Where food comes from

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During a recent conversation with a cattle producer, we discussed consumers and their misconceptions about where their food comes from. The subject has been dubbed “agriculture illiteracy.” 

Think most people today understand where their food comes from? Think again. The “food is from the store” mentality continues to run rampant.

A February 2023 article from the Academy of Nutrition and Dietetics provides a simplified outline of where food comes from. It explains that plants are from seeds, and plants produce grains, vegetables, or trees with fruits and nuts. It says meat, eggs and milk are from animals. It adds that you can make noodles, cakes, cookies and breads if you combine plant products, like wheat made into flour, and eggs and milk from animal sources. 

There are folks don’t know hamburger isn’t made from ham, and chicken nuggets are just chicken parts, not a real part of a chicken, so the article provides basic, but important information.

I’m guilty of not knowing things myself. For example, when I first heard about hummus, I kept thinking about “humus.” I finally I looked it up and found it is made from chickpeas, not decaying plant and animal matter. I thought I would give it a try. I think humus is likely to taste better. 

I have a hard time believing more than 16 million people think chocolate milk comes from brown cows, but they do. And strawberry milk? It’s from cows fed only strawberries. The only “natural” strawberry milk is the milk you never wanted to drink.

Some folks may have had a bad experience with a food or product that makes them turn away from that item; one bad experience and it’s all bad. I can relate to that on some levels. 

When I was a kid, our milk cow seemed to get into wild onions every spring. The milk wasn’t green, but it didn’t smell right and had a slight onion twang. I don’t like onions. Even after the aroma of onions was gone, my stomach churned at the thought of drinking milk. I wouldn’t even use the butter made from the cream. If oat or soy milk had been readily available, there’s a chance I would have never drank cow’s milk again. 

I was a quirky kid and didn’t eat eggs for years. I was grossed out at the thought of eating a chicken embryo. I knew where eggs and chickens came from, so that wasn’t the problem, I was mortified a half-developed chick fall out of a shell and get fried up.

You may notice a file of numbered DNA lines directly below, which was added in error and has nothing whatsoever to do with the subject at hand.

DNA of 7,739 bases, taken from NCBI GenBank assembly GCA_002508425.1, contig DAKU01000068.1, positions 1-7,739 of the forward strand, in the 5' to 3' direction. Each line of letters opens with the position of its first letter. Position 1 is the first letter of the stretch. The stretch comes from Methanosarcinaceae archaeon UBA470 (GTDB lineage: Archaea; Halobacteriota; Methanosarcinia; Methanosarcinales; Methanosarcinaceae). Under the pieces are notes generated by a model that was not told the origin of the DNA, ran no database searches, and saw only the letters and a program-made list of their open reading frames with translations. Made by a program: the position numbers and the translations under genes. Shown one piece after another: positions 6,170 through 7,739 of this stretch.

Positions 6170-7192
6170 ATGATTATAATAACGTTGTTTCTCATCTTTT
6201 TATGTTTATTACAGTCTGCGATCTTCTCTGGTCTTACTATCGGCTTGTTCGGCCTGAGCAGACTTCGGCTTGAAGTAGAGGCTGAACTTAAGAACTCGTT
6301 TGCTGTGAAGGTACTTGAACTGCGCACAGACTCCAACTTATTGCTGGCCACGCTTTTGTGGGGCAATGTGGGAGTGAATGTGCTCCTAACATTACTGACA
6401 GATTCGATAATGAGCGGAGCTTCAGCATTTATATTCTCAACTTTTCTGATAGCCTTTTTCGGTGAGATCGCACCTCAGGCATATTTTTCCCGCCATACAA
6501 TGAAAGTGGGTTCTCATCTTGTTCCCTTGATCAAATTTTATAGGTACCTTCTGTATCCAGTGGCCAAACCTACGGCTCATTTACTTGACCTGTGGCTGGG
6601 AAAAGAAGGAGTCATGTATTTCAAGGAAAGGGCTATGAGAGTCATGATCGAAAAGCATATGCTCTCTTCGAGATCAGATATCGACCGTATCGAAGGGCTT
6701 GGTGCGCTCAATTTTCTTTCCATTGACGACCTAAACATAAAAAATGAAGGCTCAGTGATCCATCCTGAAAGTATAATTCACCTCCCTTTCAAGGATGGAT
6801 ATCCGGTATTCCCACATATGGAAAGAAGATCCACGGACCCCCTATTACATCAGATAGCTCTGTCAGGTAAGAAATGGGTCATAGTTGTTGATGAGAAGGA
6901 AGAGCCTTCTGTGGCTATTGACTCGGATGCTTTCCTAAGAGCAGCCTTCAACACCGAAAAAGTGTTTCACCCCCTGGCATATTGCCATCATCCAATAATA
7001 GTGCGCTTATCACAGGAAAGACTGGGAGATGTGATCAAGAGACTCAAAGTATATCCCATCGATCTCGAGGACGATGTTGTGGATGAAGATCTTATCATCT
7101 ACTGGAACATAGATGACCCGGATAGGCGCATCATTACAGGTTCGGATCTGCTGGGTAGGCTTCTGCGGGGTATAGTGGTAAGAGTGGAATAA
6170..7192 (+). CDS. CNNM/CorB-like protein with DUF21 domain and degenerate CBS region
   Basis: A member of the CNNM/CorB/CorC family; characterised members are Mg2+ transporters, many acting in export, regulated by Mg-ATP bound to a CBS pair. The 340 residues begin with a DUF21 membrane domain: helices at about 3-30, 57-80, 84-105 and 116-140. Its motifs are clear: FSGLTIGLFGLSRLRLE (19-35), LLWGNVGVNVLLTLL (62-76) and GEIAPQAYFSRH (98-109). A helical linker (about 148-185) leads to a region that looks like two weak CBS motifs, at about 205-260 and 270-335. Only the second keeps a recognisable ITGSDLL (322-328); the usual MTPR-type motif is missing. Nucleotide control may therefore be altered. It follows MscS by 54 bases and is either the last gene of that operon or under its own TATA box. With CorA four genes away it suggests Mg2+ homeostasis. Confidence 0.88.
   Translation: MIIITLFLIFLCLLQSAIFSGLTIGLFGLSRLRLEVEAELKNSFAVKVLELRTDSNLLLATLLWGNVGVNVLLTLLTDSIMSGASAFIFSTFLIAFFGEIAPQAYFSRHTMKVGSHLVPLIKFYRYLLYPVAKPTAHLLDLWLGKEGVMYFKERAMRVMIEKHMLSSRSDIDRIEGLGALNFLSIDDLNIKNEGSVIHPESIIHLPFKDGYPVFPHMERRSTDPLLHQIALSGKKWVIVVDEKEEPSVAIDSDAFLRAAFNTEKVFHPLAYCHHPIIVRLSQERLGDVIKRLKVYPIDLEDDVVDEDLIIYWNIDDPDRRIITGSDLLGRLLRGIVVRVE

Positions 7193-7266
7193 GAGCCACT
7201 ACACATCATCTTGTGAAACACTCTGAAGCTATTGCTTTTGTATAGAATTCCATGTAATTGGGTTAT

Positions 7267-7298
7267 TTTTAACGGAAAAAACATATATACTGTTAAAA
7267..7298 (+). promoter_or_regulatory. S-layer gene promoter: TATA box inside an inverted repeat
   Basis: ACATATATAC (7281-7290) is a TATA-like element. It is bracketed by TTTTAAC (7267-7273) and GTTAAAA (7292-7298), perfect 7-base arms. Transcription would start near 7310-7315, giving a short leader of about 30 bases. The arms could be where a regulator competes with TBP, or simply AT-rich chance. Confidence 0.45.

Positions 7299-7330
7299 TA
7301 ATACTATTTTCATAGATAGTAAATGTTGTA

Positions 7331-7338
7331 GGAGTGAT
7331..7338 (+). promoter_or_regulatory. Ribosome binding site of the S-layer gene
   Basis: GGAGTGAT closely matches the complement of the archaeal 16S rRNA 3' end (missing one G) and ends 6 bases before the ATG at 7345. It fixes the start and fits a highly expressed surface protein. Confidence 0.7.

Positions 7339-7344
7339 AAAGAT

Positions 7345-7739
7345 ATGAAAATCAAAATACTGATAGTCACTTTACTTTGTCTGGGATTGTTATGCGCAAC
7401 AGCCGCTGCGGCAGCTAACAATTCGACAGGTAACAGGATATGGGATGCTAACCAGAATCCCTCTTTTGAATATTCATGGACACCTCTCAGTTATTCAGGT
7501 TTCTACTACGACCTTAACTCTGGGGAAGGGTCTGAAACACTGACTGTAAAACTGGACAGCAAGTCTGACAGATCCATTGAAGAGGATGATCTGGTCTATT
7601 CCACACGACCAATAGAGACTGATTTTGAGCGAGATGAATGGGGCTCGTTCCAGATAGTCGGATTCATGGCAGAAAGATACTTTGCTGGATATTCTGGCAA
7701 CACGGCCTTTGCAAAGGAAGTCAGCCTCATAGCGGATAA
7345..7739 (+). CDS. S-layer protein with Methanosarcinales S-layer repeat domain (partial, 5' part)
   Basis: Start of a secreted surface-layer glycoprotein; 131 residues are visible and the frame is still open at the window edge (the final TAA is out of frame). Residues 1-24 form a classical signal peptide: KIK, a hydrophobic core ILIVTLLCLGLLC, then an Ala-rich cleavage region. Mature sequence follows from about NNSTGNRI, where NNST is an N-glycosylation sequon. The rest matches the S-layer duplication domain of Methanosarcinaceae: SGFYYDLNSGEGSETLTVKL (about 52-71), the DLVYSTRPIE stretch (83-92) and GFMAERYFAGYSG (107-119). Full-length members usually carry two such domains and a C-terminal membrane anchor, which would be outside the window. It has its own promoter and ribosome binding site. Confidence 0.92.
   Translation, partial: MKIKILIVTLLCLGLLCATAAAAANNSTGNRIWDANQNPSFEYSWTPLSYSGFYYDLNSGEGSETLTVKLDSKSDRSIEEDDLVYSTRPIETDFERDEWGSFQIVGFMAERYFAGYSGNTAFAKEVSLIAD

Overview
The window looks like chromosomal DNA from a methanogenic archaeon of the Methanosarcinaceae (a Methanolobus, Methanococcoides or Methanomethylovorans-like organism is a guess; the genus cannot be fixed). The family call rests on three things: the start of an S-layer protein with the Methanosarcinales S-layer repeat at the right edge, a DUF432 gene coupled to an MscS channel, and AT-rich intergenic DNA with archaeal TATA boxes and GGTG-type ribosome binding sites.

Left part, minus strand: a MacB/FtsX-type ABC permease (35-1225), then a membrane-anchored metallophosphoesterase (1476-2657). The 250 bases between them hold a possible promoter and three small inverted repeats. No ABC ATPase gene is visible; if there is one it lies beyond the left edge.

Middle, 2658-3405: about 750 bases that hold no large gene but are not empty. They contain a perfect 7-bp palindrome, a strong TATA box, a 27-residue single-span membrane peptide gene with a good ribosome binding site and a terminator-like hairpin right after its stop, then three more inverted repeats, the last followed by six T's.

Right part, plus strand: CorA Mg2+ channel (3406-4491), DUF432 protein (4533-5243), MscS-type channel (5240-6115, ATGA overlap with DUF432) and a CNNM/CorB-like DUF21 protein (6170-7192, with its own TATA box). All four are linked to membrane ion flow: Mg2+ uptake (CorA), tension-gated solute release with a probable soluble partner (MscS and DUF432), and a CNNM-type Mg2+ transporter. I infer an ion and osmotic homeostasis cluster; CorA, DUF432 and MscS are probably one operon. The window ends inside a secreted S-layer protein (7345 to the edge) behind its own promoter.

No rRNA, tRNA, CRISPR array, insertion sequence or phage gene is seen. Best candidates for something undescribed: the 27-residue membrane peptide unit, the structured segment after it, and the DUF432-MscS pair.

My mom would make a big breakfast every Sunday with a pile of scrambled or fried  eggs. I ate cereal with store-bought milk. 

I outgrew these notions, but I still smell my milk before I drink it, and will only make hard boiled eggs from white, store-bought eggs. I’m now a quirky adult.  

Many agriculture-illiterate consumers ward off things they don’t understand and don’t bother to do their homework.  They go gluten-free, yet they don’t even know what gluten is. Then there’s the whole non-GMO trend. The only GMO crops are sugar beets, corn, soybeans, cotton, potatoes, papaya, summer squash, canola, alfalfa, apples and pink pineapple. Yet, in the store, you see all sorts of things with a “Non-GMO” label. 

It’s almost like consumers are duped into thinking they are buying “better” food because it doesn’t have gluten and aren’t a GMO. To each their own on their diets, but I hope they realize labels sometimes don’t tell the whole story. Companies are counting on consumers to be agriculture illiterate. 

Help improve the knowledge of agriculture in your community by taking the time to answer questions about the industry. Share your experiences and knowledge. Be a part of the solution of agriculture illiteracy. 

Julie Turner-Crawford is a native of Dallas County, Mo., where she grew up on her family’s farm. She is a graduate of Missouri State University. To contact Julie, call 1-866-532-1960 or by email at [email protected].

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